Care in the Community

Care in the Community

Care in the Community has changed considerably over the recent decades. While the range of available welfare and health services has grown, so likewise have our expectations of what we feel is “our due”. Meanwhile there has been a dramatic shift in the structure of the community, away from multi-generational family groups, where each family member looked after the other as required – grandparents minding grandchildren while parents worked, the children then looking after their parents as they grew older. Never has Care in the Community been such an important issue, and all the more so in rural communities such as our own, where many of the services we need may only be found in Fort William or Oban.

All of us will probably need help at some stage in our lives – not just as we grow older, but maybe because we have had a debilitating accident or illness, or because we have a child with special needs or because we have developed a mental health problem.

With older members of the community often living on their own, and individuals or family units trying to cope with any number of these problems, we have a collective responsibility as community members to “look out for each other”. 

There are however, inherent problems in this concept, not least that none of us want to be a bother to our friends and neighbours – of course, we would not feel the same awkwardness if the required help were available from a service. On the simplest level we might need someone to give us a lift to the shops or pick up a prescription, clean the house or provide a daily meal. Indeed, we might need respite from having to care full time for someone who is unable to do any of these things.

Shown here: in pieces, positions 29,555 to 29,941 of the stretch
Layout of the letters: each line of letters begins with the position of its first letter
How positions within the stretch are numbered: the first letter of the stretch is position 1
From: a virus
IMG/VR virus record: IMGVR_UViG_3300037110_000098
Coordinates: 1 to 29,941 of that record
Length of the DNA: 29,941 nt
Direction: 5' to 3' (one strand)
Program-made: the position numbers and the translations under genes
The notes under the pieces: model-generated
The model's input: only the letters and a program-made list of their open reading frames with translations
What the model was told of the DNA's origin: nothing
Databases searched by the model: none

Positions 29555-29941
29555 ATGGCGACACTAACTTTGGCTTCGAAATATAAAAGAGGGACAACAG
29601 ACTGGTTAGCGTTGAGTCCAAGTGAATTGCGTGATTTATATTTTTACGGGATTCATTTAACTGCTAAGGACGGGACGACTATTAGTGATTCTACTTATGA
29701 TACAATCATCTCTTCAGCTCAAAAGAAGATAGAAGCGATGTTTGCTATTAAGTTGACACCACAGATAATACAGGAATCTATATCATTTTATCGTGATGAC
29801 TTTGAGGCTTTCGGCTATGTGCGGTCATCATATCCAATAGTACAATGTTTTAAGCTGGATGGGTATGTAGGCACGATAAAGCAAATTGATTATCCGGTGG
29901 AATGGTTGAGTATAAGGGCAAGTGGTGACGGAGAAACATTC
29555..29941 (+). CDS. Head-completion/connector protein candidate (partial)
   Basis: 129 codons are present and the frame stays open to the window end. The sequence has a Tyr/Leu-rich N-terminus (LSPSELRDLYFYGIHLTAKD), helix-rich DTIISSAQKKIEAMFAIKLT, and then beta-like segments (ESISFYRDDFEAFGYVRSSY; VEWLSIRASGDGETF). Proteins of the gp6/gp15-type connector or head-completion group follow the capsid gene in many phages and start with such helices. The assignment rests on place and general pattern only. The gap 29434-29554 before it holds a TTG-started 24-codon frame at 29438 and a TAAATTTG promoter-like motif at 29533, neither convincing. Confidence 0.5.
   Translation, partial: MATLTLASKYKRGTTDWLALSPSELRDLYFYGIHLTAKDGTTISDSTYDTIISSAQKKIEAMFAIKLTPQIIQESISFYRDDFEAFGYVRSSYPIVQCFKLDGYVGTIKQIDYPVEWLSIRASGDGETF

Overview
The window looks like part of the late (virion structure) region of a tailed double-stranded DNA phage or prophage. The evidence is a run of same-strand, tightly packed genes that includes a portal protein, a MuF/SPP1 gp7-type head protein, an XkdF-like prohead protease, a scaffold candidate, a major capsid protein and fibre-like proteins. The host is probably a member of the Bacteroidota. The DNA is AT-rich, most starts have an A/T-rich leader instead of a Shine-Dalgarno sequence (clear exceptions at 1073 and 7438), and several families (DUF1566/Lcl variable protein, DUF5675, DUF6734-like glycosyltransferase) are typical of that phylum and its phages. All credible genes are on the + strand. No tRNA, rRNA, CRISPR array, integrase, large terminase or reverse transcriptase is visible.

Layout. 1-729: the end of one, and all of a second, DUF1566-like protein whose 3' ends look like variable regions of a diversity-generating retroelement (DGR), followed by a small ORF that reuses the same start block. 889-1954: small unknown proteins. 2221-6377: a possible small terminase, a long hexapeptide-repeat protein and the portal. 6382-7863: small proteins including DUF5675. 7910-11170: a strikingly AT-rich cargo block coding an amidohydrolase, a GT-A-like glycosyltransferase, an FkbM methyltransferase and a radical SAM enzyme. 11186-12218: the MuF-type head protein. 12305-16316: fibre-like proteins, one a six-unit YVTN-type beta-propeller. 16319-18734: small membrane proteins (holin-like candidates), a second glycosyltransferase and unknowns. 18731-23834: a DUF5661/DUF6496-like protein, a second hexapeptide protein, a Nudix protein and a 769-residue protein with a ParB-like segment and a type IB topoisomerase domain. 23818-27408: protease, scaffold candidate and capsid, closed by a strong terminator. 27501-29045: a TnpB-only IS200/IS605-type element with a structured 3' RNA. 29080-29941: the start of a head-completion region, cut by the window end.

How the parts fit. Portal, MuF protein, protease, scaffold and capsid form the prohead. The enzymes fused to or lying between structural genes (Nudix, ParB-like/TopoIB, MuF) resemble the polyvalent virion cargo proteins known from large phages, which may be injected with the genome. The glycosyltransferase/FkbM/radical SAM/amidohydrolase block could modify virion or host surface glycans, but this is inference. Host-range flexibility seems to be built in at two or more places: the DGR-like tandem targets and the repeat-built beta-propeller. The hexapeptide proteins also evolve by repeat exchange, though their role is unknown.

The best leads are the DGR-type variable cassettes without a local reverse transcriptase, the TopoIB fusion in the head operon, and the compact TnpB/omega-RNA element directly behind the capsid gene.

Whatever our problem, and however restricting it is on our lives, most of us want to stay in our own homes – which means trying to source the appropriate level of care in order for this to be possible. This can be a daunting task, which would be so much easier if we made it our business as a community to be aware of what is available and share that knowledge, identifying our needs and working together towards fulfilling them.

If you are aware of a Community Care problem, or have found a solution to one, please share your knowledge and experiences in the Chat and Discuss forum. Also remember our Community Council is there to represent our community and its needs, and a bold cry for help will be better heard than a whimper!

Click here for a list of some of the available care services. Our aim should be to steadily increase it to cover all our community’s needs. None of us know when we might need help, but the more effort we put collectively into our Community Care while we are fit and able, the more benefit we should get as individuals when we are not.

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